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The Future of Furniture is Paper and Tape
What is the future of furniture? Paper and tape. At least that's the solution coming from Bulgarian designer Petar Zaharinov, whose latest line of furniture is made entirely and solely of these two components.
What is the future of furniture? Paper and tape. At least that is the solution coming from Bulgarian designer Petar Zaharinov, whose latest line of furniture is made entirely and solely of these two components. Having always been inspired by puzzles and “things that seem impossible”, he introduces a simple way of attaching planes together with duct tape in a chess pattern, which allows him to create sturdy, foldable tables, desks, chairs, book shelves, beds, and even storage bins.
“I wanted to provoke those who think that the only possible future is super high-tech, with artificial intelligence and wi-fi built in everything. I think this will be only one part of it. The other will be extreme simplicity and customization. I don’t think that people will stop using massive furniture, but for the modern person who travels a lot and changes their location every few years, this may be a great solution.”
The idea for TapeFlips came to Petar during his preparation for an international design competition exploring the topic of “Anti-fragility”. After reading Nassim Taleb’s Antifragile: Things That Gain from Disorder, Petar was intrigued by the question how to create furniture that didn’t suffer from the passage of time.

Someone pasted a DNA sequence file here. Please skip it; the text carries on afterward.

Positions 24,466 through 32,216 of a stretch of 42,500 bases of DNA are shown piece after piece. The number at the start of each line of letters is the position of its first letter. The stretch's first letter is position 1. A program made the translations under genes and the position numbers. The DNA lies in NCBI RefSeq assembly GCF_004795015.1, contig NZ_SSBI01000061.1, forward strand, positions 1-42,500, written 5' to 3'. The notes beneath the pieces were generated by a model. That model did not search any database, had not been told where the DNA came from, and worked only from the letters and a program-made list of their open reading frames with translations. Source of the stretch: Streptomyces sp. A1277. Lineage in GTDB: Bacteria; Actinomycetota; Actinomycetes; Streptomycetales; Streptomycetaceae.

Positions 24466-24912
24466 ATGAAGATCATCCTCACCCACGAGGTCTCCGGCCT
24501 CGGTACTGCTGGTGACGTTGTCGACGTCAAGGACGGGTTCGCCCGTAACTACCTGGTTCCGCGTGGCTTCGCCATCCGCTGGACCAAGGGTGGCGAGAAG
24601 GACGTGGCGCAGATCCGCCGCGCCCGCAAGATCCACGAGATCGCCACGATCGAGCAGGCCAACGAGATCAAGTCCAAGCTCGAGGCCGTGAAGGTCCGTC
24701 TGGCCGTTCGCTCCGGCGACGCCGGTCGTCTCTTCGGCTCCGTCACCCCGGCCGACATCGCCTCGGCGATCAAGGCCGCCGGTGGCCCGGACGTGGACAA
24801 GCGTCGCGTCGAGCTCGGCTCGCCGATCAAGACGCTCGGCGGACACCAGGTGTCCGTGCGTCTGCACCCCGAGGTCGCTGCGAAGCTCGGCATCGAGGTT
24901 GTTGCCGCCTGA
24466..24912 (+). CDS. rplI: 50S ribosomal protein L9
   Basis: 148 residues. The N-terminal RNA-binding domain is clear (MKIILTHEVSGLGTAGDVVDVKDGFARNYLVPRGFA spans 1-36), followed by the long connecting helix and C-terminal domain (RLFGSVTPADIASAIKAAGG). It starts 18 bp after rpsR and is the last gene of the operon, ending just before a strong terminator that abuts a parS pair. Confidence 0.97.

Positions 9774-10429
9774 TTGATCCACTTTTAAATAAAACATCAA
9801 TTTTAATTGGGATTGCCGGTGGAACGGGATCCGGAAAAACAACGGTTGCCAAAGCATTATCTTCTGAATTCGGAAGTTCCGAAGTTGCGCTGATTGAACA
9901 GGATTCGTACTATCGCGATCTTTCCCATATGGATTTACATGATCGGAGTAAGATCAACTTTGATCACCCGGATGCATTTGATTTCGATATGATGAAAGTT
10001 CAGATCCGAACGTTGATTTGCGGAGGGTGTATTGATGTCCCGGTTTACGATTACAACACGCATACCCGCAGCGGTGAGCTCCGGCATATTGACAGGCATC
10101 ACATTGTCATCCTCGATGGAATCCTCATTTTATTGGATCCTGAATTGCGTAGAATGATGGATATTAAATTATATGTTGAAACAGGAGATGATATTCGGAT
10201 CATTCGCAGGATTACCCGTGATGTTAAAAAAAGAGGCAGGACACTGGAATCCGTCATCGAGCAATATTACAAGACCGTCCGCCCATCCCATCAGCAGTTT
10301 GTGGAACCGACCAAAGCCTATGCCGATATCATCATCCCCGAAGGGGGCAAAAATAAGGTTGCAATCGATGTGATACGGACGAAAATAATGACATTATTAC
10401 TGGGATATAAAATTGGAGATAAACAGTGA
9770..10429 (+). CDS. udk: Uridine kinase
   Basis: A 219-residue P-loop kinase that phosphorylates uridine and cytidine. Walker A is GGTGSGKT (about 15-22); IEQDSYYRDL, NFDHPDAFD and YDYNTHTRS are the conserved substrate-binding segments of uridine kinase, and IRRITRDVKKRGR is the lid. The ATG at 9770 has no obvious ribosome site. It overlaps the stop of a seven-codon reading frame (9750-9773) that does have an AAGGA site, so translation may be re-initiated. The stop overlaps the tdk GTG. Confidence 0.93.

“According to Taleb, we are living in an age that is constantly changing and increasingly hard to predict, so we need to build our lives and our businesses in a way that they gain from that change instead of lose from it. I realized that in order for the entire system to not be fragile, its components needed to be. I used this concept for TapeFlips. I wanted to build a system of furniture where each of the components can be easily transformed, repaired, customized, and adapted. Even the materials needed to be very basic like tape and cardboard.”
The result is creative, innovative, and practical. TapeFlips can adapt easily - rearranging the parts gives you new setups, allows you to adjust dimensions (for example, the height of a desk or chair), and save space. The paper panels are light, waterproof, and the owner can easily print patterns on them. The tape behaves as hinges and ensures a 360 angle of rotation. As for durability, Zaharinov says that a chair, for example, has been tested to hold up to 100 kilos, but as tape is crucial for durability, his team plans to develop their own brand to ensure the quality of each piece.